FSK.OverrideValue("RootDetection", True)
  FSK.OverrideValue("MaxPower", Solver.MaxPower(SolverMethod))
 
  Complex coef[] = 1, 0, c-1, -c
 
initialize:
 
  if (~IsJulia) {
    coef[2] = c-1
    coef[3] = -c
  }

iterate:
 
  z = Solver.ApplyToPolynomial(SolverMethod, SolverMethodArg, coef[], z)
 
properties:
 
  #include SolverMethodOptions

This example uses Solver.ApplyToPolynomial to implement the same equation as above. This method is highly optimized and is much faster than hand coding the equation. Notice how we set coef[2] and coef[3] if we are processing a Mandelbrot fractal. This is required since c is initialized to the pixel location just prior to calling the initialize section for Mandelbrot fractals but this is not required for Julia fractals since c is set to the Julia Constant before the program runs and is never changed.

Of course, in addition to Newton's method of finding the roots of an equation, there are many different root-finding methods including: Schroder's method, Halley's method, Whittaker's method, Cauchy's method, the Super-Newton method (also called Householder's method), the Super-Halley method, the Chebyshev-Halley family of methods, and the C-Iterative family of methods. Fractals associated with each of these methods are supported by Solver.ApplyToPolynomial too. The statement #include SolverMethodOptions in the properties section in the example above, adds 2 options to the associated properties page: SolverMethod and SolverMethodArg. These are passed to Solver.ApplyToPolynomial to allow you to set the root-finding method and the argument used by the family settings, respectively.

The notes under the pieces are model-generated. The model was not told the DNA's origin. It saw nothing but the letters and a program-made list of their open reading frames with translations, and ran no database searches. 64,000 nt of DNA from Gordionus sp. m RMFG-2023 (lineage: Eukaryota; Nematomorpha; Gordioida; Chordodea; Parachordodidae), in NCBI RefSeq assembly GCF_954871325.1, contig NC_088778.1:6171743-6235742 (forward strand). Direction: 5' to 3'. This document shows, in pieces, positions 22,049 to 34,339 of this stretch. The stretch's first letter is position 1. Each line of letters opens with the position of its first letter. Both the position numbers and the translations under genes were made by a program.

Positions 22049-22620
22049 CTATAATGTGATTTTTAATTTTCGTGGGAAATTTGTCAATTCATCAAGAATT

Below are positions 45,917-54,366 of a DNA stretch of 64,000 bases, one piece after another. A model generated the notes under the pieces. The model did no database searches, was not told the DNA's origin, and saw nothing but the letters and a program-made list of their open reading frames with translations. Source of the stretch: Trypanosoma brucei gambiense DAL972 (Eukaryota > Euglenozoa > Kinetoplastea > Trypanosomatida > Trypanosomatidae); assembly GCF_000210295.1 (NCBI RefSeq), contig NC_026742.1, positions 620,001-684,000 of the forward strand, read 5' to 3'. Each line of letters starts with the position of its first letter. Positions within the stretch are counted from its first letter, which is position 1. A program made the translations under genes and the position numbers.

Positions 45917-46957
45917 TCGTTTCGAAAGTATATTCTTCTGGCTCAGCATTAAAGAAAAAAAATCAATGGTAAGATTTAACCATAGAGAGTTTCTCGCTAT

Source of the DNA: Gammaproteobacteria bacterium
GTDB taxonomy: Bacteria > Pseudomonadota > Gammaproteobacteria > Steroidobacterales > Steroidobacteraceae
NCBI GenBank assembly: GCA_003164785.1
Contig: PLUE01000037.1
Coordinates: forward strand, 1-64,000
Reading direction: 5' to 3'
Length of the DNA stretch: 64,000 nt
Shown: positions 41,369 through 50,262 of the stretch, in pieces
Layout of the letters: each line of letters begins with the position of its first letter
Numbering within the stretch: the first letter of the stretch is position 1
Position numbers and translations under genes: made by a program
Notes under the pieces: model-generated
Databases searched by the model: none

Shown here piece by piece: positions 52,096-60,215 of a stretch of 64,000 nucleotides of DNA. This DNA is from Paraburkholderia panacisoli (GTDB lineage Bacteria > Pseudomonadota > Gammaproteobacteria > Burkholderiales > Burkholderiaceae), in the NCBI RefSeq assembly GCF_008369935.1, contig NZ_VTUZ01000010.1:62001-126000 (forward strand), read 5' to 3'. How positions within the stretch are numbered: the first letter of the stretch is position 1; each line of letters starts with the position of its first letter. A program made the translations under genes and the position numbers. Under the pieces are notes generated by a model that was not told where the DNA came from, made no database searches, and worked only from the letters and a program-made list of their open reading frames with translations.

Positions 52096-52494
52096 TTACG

See Solver Functions for a detailed description of Solver.ApplyToPolynomial and the SolverMethodOptions.

When the function used as the basis for the root-finding method fractal is not a simple polynomial function, you need to use the less efficient but more flexible Solver.Apply function.

Example:

comment:
 
  Mandelbrot fractal based on Newton's method for
  finding roots applied to:
 
    Sin(z) - c = 0
 
  Set the Classic Controller to 'Gradient Map - Newton' and
  use the Julia preview window to explore the Julia fractals.

  Notes:
 
     f(z) = Sin(z) - c
    f'(z) = Cos(z)
   f''(z) = -Sin(z)
 
global: